Kleefstra syndrome is a rare disorder characterized by moderate to severe intellectual disability, childhood hypotonia, developmental delay and extremely limited speech capabilities. Patients often suffer from distinctive facial dysmorphia, such as brachycephaly, microcephaly, flat face, mid face hypoplasia, hypertelorism, synophrys, a full everted lower lip, a protruding tongue and prognathism. Some patients may also exhibit behavioral problems such as obsessive-compulsive disorder, stereotypic movements and aggressive behavior. Other symptoms may include sleep issues, obesity, brachydactyly and cardiovascular anomalies such as conotruncal heart defects.
Kleefstra syndrome is a rare condition with about 200 affected individuals reported worldwide. Due to its recent discovery and the limited number of cases, the prognosis of the disorder is not completely known. The condition affects men and women equally and does not appear to have a racial or ethnic bias.
The diagnosis can be confirmed by molecular testing of the EHMT1 gene. While there is currently no cure for the disorder, affected individuals benefit from early intervention strategies, including physical and occupational therapy, speech therapy and behavioral therapy. Patients may require medication for sleep issues, behavioral problems and to treat epilepsy.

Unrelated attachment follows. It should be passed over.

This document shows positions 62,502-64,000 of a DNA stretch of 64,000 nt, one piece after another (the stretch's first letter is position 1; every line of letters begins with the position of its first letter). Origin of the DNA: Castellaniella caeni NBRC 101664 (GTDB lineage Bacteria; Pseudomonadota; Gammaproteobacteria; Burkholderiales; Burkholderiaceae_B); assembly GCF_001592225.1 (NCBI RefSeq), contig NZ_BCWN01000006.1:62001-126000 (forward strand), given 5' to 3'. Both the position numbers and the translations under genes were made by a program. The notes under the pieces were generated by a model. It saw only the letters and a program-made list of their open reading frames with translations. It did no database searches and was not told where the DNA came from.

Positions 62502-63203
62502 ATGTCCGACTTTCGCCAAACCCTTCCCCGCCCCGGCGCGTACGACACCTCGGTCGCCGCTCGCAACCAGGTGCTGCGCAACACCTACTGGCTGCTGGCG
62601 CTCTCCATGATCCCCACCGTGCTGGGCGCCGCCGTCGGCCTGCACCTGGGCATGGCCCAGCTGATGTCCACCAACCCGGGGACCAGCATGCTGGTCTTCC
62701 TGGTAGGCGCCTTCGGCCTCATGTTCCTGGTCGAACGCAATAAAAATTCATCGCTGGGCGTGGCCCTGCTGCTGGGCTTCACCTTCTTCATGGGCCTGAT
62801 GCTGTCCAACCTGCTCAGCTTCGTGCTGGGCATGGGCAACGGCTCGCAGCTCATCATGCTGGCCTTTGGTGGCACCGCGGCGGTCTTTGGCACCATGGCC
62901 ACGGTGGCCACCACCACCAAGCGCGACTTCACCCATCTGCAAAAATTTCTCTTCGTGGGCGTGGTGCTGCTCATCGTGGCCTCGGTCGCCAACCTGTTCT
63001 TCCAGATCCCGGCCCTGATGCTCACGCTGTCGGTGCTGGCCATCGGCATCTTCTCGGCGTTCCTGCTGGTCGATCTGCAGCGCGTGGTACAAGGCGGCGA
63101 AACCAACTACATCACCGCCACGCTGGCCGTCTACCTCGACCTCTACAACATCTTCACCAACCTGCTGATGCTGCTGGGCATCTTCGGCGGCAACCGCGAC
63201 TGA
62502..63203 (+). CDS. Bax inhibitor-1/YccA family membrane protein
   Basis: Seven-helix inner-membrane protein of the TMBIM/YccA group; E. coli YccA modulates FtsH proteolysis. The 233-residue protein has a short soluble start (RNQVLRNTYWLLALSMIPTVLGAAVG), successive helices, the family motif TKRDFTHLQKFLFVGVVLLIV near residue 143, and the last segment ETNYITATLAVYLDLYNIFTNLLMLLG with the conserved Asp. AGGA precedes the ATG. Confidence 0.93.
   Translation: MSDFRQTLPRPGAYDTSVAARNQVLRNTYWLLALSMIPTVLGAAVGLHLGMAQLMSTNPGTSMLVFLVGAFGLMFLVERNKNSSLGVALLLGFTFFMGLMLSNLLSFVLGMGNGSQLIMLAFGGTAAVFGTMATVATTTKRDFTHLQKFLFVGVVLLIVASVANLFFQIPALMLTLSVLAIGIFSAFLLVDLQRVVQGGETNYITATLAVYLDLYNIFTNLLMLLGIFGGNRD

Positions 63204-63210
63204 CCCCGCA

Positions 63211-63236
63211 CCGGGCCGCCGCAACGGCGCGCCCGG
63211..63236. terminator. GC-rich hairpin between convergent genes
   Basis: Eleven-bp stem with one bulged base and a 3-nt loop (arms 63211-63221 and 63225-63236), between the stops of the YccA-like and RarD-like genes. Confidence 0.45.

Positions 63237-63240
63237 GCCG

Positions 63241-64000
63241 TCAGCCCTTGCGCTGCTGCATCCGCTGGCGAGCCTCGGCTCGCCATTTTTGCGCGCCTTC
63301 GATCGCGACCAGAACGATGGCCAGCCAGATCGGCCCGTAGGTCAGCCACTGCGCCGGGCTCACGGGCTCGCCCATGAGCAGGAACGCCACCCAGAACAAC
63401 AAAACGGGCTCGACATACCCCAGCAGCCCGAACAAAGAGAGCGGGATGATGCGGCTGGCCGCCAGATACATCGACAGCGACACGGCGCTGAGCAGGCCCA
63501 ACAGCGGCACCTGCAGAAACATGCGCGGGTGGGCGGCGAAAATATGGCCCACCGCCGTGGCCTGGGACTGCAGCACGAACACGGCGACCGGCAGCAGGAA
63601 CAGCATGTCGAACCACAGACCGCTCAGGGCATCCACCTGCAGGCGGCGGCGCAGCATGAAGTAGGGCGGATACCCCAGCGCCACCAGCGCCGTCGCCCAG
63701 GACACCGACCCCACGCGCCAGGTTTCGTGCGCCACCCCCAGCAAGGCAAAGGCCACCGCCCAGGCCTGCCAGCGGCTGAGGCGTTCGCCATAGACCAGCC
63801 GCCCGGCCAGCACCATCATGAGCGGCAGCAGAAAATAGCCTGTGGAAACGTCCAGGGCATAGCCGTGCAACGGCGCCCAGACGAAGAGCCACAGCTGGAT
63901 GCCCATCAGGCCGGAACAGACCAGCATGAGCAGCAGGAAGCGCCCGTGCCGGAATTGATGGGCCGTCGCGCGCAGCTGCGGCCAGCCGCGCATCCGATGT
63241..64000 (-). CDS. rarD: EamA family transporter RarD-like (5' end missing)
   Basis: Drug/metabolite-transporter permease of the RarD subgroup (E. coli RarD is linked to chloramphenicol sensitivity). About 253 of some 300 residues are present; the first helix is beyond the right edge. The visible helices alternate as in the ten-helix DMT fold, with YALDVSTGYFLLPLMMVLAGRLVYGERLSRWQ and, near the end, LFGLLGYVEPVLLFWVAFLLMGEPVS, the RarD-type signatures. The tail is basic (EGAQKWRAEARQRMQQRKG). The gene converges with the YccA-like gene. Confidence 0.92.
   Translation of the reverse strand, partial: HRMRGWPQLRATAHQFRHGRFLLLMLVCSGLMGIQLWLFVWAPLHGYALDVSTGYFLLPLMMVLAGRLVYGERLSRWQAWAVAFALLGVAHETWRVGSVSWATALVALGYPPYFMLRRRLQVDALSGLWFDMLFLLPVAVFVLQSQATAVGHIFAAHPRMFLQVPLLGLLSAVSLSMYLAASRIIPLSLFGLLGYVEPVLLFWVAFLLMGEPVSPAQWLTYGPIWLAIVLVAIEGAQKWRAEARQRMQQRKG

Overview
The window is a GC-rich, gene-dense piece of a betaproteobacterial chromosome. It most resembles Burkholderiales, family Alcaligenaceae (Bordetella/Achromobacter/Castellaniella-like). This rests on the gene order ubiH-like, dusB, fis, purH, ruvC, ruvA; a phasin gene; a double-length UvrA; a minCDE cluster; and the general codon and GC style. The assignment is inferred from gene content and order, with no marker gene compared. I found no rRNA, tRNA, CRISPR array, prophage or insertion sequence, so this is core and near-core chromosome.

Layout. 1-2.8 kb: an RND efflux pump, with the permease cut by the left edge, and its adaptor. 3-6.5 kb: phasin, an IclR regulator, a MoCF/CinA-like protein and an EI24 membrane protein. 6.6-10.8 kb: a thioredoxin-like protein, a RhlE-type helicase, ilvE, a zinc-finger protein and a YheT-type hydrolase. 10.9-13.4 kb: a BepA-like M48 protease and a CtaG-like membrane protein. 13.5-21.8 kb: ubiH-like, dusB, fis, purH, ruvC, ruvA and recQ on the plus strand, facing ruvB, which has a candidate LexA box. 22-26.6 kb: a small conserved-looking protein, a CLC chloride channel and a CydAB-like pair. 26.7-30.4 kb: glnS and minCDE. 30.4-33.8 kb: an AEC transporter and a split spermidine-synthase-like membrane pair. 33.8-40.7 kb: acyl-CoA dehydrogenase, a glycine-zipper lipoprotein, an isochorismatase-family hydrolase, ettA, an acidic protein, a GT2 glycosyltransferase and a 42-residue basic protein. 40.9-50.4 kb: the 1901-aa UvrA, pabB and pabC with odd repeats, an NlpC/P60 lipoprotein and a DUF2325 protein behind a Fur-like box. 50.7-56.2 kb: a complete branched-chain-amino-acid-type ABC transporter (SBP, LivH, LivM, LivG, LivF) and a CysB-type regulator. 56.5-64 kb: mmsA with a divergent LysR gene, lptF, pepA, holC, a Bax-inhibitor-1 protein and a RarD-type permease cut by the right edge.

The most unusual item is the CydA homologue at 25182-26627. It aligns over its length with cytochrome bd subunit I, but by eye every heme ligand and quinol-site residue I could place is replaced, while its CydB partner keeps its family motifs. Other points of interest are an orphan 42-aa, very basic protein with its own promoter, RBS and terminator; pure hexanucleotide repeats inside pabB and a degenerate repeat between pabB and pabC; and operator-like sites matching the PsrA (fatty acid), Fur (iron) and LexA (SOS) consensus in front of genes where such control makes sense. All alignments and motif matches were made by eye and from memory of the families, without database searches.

Kleefstra syndrome follows an autosomal dominant pattern of inheritance and is caused by large heterozygous deletions in the 9q34.3 chromosome region that result in the loss of the EHMT1 gene. This gene encodes a lysine methyltransferase responsible for the methylation of the Lys-9 residue of histone H3. The enzyme is part of the E2F6 complex that negatively regulates gene transcription. In about 25% of Kleefstra cases, patients do not have large deletions but instead have heterozygous point mutations in the EHMT1 gene that result in a non-functioning EHMT1 protein.
Recent studies have identified certain Kleefstra cases with no EHMT1 mutations but with variants in the MBD5, MLL3, SMARCB1 and NR1I3 genes respectively. As these genes all encode epigenetic regulators, their role in Kleefstra syndrome has been speculated. However, a direct causal link between the condition and these gene mutations has not yet been established.
Monies et al. (2017) investigated the findings of 1000 diagnostic panels and exomes carried out at a next generation sequencing lab in Saudi Arabia. One male patient from a consanguineous family presented with speech and mental delay, learning disability, recurrent fever, seizures and GTC epilepsy. Using whole exome sequencing a heterozygous mutation (c.6589C>A, p.Q2197K) was identified in exon 36 of the patient’s KMT2C gene. A mutation in the KMT2C gene had previously been tentatively linked to Kleefstra syndrome, and hence this result was seen to confirm this association.
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